discrete domain; F, G are known matrices.When a system is used as a part of NCS there may uncertainty lies due to packet loss across the network. Due to this, the system matrix F and

G mixed with uncertainties denoted as F and G

1! 2! N !

N = maximum number of iteration at which the series tends to zero.

Nominal F value:

.Augumenting the uncertainty terms in state vector(4) can be
Let the amount of packet loss considered at


sampling in-
written as
stance is m

1 , then Fm is known as the nominal F value.

x k 1

F F x k

(G G)u k (5)

Other values of F above and below of m are known as uncer-

Let F denotes the uncertainties associated with F . For each sampling interval (T) there is a F matrix assosiciated with a

tainty values. For § 0,1 , 1 we can have the generalized
system. For one sample intervalT there exits a system matrix

(m §)AT





AN { m

§)T }N

F e 1 ...

F1, similarly for n number of sample intervals we have m §

1! 2! N !

Fn.Transmission interval is defined as the total time required from generation of a packet at sensor side to receive that pack-
The summation of (7) for different values of § will give the F
matrix with uncertainties, which can be expressed as
et at plant side to generate a new signal via controller and ac-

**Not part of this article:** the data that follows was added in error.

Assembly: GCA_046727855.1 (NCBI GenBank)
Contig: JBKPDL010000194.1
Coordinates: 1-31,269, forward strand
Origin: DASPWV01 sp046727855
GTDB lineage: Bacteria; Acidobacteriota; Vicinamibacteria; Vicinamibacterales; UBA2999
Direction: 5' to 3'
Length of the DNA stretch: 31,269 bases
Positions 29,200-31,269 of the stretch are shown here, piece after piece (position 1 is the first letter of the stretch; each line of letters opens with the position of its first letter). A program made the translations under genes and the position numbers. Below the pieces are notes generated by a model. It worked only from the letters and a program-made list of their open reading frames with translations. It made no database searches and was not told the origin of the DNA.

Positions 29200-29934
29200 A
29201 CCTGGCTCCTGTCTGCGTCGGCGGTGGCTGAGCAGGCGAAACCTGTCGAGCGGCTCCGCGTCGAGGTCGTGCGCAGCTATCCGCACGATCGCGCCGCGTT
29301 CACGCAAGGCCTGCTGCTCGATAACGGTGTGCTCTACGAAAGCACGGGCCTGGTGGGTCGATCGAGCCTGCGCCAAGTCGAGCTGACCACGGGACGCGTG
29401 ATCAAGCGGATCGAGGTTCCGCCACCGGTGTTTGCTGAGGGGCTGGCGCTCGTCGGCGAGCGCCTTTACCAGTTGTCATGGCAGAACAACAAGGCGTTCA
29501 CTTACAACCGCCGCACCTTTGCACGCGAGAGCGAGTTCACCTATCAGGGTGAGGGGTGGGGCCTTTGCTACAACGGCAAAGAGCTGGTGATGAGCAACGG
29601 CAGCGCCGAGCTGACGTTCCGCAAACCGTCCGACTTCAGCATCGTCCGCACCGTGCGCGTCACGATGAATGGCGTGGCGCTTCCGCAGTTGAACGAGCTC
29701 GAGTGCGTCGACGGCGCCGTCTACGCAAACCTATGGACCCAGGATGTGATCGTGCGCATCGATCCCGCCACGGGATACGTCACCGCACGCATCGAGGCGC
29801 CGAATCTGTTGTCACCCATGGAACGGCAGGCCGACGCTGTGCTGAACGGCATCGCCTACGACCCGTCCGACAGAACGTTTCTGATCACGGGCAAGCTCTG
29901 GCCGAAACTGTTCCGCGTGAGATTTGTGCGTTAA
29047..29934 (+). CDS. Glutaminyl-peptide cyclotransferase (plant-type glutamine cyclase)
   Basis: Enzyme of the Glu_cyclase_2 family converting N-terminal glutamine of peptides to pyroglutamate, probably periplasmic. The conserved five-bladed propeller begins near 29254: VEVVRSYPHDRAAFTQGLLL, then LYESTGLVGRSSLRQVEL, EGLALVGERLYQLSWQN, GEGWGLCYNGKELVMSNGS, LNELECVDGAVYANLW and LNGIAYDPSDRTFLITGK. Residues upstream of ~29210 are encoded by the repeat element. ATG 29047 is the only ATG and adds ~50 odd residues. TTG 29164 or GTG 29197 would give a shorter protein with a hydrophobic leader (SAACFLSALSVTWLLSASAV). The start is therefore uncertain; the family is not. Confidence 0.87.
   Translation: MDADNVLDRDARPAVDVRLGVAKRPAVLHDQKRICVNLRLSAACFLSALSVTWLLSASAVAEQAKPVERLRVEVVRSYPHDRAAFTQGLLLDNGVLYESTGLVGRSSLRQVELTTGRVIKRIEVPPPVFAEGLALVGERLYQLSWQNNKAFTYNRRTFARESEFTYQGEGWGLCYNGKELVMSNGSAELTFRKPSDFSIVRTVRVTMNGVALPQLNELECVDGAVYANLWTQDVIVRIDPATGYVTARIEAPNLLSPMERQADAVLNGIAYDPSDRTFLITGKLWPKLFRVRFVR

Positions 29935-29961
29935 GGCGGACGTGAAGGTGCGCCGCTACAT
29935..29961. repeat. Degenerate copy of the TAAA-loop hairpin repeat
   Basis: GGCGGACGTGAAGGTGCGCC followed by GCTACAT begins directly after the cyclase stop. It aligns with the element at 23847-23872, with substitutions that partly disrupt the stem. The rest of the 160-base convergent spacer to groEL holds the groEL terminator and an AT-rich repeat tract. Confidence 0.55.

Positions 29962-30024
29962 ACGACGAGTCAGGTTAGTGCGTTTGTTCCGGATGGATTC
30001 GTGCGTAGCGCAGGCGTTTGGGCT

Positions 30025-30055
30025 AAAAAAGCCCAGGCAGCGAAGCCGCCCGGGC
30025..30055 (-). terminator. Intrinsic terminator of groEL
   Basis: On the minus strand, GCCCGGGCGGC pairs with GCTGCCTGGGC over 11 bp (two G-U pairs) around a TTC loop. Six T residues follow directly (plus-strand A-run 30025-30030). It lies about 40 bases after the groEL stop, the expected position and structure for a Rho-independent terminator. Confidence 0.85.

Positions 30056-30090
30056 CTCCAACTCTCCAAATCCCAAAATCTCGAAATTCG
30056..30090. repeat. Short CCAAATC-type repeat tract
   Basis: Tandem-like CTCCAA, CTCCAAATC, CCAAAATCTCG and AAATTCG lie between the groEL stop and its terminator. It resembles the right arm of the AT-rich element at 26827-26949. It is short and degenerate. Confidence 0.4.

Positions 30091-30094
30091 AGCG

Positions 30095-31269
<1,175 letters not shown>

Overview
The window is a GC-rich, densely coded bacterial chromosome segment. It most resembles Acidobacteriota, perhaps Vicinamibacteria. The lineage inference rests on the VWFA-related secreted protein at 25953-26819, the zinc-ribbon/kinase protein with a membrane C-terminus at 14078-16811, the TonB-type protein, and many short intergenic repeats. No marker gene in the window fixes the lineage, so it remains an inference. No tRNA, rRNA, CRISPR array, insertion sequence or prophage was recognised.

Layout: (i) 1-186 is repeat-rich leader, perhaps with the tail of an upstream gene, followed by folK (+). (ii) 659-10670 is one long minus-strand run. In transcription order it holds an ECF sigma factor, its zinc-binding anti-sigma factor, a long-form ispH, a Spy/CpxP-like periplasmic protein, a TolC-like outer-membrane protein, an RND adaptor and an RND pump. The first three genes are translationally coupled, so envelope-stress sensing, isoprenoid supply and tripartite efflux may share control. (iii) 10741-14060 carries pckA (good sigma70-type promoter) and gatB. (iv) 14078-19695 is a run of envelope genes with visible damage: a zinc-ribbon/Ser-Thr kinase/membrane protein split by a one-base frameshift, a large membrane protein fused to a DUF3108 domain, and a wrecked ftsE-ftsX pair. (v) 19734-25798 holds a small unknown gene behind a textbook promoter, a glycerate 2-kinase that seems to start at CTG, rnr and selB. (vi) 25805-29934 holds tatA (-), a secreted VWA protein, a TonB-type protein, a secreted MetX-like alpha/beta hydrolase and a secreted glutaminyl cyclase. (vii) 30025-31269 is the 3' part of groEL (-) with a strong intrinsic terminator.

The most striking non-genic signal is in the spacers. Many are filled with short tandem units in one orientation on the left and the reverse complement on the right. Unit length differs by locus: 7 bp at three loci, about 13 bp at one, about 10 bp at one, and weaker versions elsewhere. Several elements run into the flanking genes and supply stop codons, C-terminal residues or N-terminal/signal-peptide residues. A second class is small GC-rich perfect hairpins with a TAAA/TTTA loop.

F F 1





AN {(m


tuator. The relation between sampling instance, transmission
interval, and packet is shown in Fig.2.

1! 2! N !

From Eq.(8) it is seen that when § equals to zero it is the no-

minal and for other values it is uncertainty.

Fm 1 is the maxi-

mum, Fm 1 is the minimum and Fm is the nominal value of F . So (8) can be written as

A(mT )

A2{(m)T }2

F F 1 ...

1! 2!


A{(§)T }


§2 T 2


1! 2!

Fig.2. Illustration of packet loss, transmission interval in

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International Journal of Scientific & Engineering Research,Volume 3, Issue 6, June-2012 3

ISSN 2229-5518

where (§)T

§ , (2m§)T

1 f

§2 T 2

§ , are uncertainties and

2 f

G Dg f g Eg

§ I

§1 f 2 f are the maximum values of uncertainty that is asso-

ciated with the system. The generalized value of §Q can be A2 A3

1g  0



§ A § §

   I

written as-

1g 2 g 2!

3 g 3!

§ I





(mT )Q

(10) 0  §


where Q

1, 2, 3

N and the maximum values of §Q de-

For a r r matrix A and r d matrix B the size of Dg is r N ,

noted §Q . From (8),one can find the value of F as-

f f is a diagonal matrix of N N and E f
is an identity matrix



Str uctur a l e xplo ra tio n o f ∆F

of N d ,. Where

§ and §

are the uncertainty and maxi-

The uncertainty matrix F can be written as-

F D f f f E f

§ I

mum value of uncertainty respectively that is associated with the system. I is the identity matrix.
Considering a Lyapunovcandidate function as

A2 A3

1 f  0

1 f k k

§ A § §

1 f 2 f 2!

   I

3 f 3!

§ I

0  Nf


where P is positive definite matrix, in accordance to Lyapu-
nov stability criteria [4, 6] the above equation (15) tends to


For a r r

A the size of D f

is r N ,

f f is a diagonal



matrix of

N N and E f

is an identity matrix of

N r , and §

the(16)can be written as-
is the maximum value of uncertainty that is associated with




the system and I